• The presence of elevated distal pressures within the collateral arteries (mean pressures greater than 20-25 mm Hg) suggests significant pulmonary vascular obstructive disease (PVOD) within the affected lung segments.

  • Evaluation of the RV systolic pressure (RVSP) is important in assessing ventricular septal defect (VSD) closure in patients who have been managed with unifocalization and an RV-PA (right ventricle to pulmonary artery) conduit without VSD closure; an RVSP less than 70% systemic suggests that the VSD can be closed.

See the following angiograms.

Anteroposterior angiographic view in the aortic arch of a 3-week-old infant born with pulmonary atresia with ventricular septal defect (PA-VSD) who is receiving prostaglandin E infusion. A patent ductus arteriosus (PDA) is seen supplying confluent branch pulmonary arteries. Courtesy of Dr Thomas Forbes.
Anteroposterior angiographic view in a 3.5-mm right modified Blalock–Taussig (BT) shunt in the previous patient at age 4 months. There is a patent BT shunt with mild proximal right upper lobe and right lower lobe branch stenoses. Courtesy of Dr Thomas Forbes.
Lateral angiographic view in the previous patient at age 21 months. The infant underwent Rastelli operation with placement of a 15-mm pulmonary homograft. The presence of free homograft insufficiency with no stenosis is observed. Courtesy of Dr Thomas Forbes.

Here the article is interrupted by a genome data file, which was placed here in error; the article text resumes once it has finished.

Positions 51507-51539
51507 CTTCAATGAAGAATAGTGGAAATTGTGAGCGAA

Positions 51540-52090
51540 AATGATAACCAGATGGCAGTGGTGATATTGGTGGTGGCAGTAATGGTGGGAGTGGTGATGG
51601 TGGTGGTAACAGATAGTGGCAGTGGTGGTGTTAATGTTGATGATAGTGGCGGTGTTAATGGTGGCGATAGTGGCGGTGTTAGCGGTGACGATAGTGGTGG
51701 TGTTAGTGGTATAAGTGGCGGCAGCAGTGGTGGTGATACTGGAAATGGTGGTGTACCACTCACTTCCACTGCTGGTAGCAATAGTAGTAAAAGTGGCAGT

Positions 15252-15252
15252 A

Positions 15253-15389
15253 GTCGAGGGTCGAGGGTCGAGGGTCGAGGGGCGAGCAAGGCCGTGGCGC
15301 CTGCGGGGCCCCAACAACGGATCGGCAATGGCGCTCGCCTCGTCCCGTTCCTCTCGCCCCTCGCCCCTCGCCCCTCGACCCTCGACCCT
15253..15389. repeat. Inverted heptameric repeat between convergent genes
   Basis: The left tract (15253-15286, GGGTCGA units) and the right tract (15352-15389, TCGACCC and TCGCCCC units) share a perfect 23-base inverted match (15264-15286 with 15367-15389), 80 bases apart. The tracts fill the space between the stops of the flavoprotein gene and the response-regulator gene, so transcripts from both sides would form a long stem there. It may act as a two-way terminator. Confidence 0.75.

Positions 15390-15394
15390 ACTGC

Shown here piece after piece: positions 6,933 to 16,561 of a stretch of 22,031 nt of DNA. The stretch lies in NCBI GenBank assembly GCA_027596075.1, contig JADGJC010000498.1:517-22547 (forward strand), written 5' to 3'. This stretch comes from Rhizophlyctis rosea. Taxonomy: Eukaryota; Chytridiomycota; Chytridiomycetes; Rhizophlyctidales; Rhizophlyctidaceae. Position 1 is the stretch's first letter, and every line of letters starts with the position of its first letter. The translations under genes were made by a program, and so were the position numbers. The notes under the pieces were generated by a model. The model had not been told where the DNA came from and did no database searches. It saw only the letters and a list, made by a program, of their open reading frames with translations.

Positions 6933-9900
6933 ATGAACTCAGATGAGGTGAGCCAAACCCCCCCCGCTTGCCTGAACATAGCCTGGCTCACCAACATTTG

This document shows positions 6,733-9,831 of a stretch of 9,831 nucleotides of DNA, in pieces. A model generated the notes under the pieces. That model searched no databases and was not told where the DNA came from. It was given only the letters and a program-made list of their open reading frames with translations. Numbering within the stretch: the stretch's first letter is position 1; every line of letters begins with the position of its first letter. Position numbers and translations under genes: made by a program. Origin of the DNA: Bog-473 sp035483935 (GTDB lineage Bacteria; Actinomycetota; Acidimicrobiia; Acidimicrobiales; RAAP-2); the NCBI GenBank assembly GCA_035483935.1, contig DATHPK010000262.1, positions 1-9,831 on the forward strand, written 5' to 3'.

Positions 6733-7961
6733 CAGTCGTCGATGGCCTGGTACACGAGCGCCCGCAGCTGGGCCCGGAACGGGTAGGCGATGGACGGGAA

Lateral angiographic view in a 7-year-old boy born with pulmonary atresia with ventricular septal defect (PA-VSD) who underwent Rastelli operation with a 17-mm right ventricle to pulmonary artery (RV-PA) homograft. There is mild proximal conduit stenosis and free conduit insufficiency. The right ventricle appears moderately dilated. Courtesy of Dr Thomas Forbes.
Lateral angiographic view in the previous patient at age 8 years following Melody valve placement in the prestented 17-mm right ventricle to pulmonary artery (RV-PA) homograft. The Melody valve appears in good position. There is no Melody valve insufficiency. Courtesy of Dr Thomas Forbes.
Left anterior oblique ventriculogram in a patient Left anterior oblique ventriculogram in a patient (same patient as in the next image) with pulmonary atresia with ventricular septal defect (PA-VSD). The angiogram shows the left and right ventricles with a large malalignment VSD between them. The only outflow from the heart is the aorta. No evidence of pulmonary blood flow is observed arising from the ventricles directly to the lungs. Asc Ao = ascending aorta; Desc Ao = descending aorta; LV = left ventricle; and RV = right ventricle.
Anteroposterior view of an aortogram in a patient Anteroposterior view of an aortogram in a patient (same patient as in the previous image) with pulmonary atresia with ventricular septal defect (PA-VSD). The pulmonary circulation is supplied by collateral vessels (Collaterals) that arise from the descending aorta (Desc Ao).
Previous